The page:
“Perhaps I should have.” Galen tugged the sheepskin closer and rocked to ease the pain in his chest. “We wed, all three of us. The man, the girl, the eunuch, and it was fine. Our times were grand, Faunos, before Mykenos’s first son was born, let alone his seventh! We were happy. I have those memories, and I’m grateful for them. Before you ask, they were both older than me by some years, and they died naturally, not long before you were born. It’ll be my turn soon, and my only regret is that I leave you with my work unfinished. Hush now! The grief was spent while you were still toddling! But credit me with enough wisdom to know what ails you … and tell me what you feel.”

It was Faunos’s turn to sigh. “What I feel? Sadness, it’s true. I went to the gypsy camp looking for one night to call my own, and I’ve had it. But it was a houri he wanted, Galen. And he got one. I behaved like one, and he was beside himself with the thrill of it. What else should I have done? I gave him what he wanted and took what I could in return, and when he slept, I fled. He wanted me enough to indenture me into palace service! I could neither refuse nor tarry, when we were done. And I hadn’t wanted to refuse … and oh, I longed to tarry.”

The old man rumbled a difficult chuckle. “You made a deal with cynical gods, boy: you gave him what he desired, took what you could, waited for Morpheos to seize him, and got out with your liberty! Don’t castigate yourself. It was the wise thing to do. How can you berate yourself for having the good sense to seize the moment -- and escape with your freedom?” And then he was coughing again, while Faunos held his head.

“I’ll get the physician now,” Faunos began. “I can probably get the books tomorrow.”

Probably?” Galen fended him off. “Get them now, now. Go, while you can. I’ll be here when you return from the sea.”

Faunos was less certain, but he had spent many years trying to find ways to argue with Galen, and none had ever worked. He wiped his hands, took a knife and very carefully cut away the sealing wax, which allowed him to draw out the rawhide thongs and lay open the sodden goatskins.

Both he and Galen held their breath, afraid of what they would see within, but the inside was dry. Galen reached over and lifted out the books. He cradled them in his lap, rocking them as if they were puppies. “One more dive?”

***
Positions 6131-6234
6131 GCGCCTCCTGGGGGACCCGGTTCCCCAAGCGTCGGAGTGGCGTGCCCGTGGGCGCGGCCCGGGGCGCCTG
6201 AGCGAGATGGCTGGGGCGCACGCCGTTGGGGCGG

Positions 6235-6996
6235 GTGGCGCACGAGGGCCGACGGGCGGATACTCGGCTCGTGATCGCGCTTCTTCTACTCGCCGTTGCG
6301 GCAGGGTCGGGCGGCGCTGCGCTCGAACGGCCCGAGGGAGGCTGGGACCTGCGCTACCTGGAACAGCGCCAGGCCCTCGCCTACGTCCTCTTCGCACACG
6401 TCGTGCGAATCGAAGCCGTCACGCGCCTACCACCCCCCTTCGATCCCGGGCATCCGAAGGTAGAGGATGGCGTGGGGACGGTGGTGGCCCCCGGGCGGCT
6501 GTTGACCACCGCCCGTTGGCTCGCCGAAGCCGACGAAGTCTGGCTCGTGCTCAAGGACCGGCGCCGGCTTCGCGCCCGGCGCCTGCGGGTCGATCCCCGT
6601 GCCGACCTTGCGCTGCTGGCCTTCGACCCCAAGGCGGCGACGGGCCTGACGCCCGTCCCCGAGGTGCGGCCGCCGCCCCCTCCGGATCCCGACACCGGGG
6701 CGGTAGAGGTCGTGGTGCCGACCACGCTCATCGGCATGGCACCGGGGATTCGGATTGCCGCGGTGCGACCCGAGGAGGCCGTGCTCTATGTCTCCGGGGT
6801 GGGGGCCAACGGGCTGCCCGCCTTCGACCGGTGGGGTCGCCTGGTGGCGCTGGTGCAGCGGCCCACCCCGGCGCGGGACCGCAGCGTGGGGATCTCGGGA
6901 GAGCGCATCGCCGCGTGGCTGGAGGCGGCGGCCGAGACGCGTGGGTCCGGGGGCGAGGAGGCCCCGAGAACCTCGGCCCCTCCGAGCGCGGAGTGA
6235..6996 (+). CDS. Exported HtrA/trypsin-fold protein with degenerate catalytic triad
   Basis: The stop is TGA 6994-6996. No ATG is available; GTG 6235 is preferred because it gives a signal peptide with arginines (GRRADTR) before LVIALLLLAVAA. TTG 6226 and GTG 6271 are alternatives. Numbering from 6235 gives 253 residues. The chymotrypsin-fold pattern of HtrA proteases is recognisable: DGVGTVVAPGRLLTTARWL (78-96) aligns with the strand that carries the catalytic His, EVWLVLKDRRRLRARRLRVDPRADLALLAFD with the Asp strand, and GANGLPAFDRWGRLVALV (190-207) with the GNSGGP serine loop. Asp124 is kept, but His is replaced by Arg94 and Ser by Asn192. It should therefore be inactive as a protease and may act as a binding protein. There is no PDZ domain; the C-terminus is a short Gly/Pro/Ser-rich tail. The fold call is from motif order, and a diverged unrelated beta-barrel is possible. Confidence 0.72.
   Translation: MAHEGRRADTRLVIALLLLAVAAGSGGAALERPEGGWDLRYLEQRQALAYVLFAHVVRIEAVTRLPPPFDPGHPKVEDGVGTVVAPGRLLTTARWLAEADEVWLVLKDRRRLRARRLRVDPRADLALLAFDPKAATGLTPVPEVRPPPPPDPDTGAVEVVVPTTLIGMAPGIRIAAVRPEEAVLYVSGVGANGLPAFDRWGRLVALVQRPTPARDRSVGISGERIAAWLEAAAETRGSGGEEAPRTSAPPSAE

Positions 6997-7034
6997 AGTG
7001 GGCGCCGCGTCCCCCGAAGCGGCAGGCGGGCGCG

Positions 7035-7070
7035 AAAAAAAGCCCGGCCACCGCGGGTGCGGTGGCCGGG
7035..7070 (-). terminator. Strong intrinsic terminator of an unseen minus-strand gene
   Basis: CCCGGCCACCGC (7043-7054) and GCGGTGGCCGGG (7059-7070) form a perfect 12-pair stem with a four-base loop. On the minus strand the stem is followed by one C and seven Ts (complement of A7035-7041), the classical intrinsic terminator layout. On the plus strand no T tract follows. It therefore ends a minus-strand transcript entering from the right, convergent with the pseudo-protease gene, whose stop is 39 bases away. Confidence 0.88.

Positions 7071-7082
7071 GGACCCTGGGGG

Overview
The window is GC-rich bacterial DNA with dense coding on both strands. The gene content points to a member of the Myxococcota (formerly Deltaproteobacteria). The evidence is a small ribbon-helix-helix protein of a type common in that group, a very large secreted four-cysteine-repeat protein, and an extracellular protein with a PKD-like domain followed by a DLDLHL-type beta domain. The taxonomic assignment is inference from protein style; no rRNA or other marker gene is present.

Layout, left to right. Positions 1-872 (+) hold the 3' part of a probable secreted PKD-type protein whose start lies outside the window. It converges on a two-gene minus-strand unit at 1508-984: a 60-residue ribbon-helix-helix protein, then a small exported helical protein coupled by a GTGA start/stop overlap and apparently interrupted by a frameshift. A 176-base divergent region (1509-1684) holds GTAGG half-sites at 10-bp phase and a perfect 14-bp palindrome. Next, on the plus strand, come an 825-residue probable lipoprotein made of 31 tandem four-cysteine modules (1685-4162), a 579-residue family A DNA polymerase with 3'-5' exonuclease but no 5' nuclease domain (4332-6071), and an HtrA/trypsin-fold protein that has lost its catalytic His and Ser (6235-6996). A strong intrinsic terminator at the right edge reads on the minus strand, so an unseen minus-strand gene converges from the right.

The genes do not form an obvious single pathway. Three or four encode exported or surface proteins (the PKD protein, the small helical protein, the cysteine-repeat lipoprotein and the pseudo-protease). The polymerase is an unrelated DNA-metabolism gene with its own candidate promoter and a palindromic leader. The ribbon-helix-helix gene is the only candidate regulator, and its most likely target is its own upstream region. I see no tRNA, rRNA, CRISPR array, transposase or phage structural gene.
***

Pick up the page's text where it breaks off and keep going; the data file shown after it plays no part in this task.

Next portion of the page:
Already on his feet, Faunos was lacing up the bags, slinging them over his back. He paused to drink again, and returned to the door. “One more dive, old friend, and then I’ll be in Tydeas.” He hesitated and licked salt-chapped lips. “The physician is going to want money. I don’t have any. Damnit, the witchfinder offered me a coin.”

“The prince of Vayal offered to -- what, to pay for your services?” Galen cackled like an old crow. “And I imagine you were vastly insulted!”

“I was, at the time,” Faunos admitted, “and now I wish to Aphrataya that I’d taken his money. I could have demanded gold. The gift of virginity has to be worth gold. Hasn’t it? And it would have paid the physician today.”

“Pish posh,” Galen said succinctly. “The most valuable thing in the world, boy, is what I have in my lap. It’s not the books, it’s the knowledge. The magic of ages you can’t imagine.” He waved Faunos away. “Go and dive. I’ll be here when you return.”

“Your word on it?” Faunos was still on the doorstep, reluctant to leave.

“My oath upon it,” Galen swore with all due solemnity.

This, Faunos accepted. A moment later he was on the trail, jogging back toward the roof of the tavern where, a few days ago, he and Galen had drunk ale and talked with fishermen about the sky, the weather ... the ominous rumbling from the deep Lair of Volcos.

The fishermen swore the birds were leaving, and their nets were light -- the shoals were gone too, from the bay between Zeheft and Vayal. That bay was usually filled with fish, because it was much warmer than the open ocean, but two days ago, three, the fish seemed to have followed the birds. The market stalls were full of crabs, mussels, clams, instead.

So the birds and fish knew to get out, Faunos thought as he scrambled down to the tavern roof. Wild creatures were warned -- Volcos had no argument with them. The god’s ire was for mankind, though Hados alone knew who had insulted him, and how, and why. Volcos and Hurucan punished mortal men harshly and often, while Peseden seemed oblivious to their plight and rolled on about his business, deaf-eared to their prayers.

The shadows were much longer now. Faunos frowned anxiously at the sun as he began the minutes of deep breathing that dizzied him before the work -- the old pearl fisher’s trick. When his head began to spin just a little he committed himself to effort, and dove.

Turn page to Chapter Thirteen...

Return to Chapter Eleven...

About Legends...